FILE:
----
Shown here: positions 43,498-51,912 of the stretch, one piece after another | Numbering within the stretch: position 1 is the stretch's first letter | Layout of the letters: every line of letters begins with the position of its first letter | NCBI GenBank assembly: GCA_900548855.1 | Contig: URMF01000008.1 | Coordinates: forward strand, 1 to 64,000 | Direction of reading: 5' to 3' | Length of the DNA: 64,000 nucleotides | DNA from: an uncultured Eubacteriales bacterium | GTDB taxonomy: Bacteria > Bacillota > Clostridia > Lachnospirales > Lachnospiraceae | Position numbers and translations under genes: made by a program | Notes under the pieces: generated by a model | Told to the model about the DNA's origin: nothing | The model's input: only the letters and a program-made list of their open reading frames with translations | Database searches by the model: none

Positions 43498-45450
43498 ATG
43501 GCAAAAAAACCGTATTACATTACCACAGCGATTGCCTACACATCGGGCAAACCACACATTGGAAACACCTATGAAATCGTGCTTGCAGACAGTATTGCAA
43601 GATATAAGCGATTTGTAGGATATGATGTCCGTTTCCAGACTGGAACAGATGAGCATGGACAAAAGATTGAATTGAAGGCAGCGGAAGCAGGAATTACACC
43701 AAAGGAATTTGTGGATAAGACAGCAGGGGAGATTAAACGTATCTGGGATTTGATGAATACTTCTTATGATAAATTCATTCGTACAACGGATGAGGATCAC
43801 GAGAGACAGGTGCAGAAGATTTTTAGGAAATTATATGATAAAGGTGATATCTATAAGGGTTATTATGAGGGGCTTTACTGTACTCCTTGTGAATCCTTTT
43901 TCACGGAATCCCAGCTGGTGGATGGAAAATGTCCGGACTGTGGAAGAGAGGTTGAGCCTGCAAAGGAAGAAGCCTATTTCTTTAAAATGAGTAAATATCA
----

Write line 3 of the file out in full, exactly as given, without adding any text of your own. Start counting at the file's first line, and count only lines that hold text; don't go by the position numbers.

43498 ATG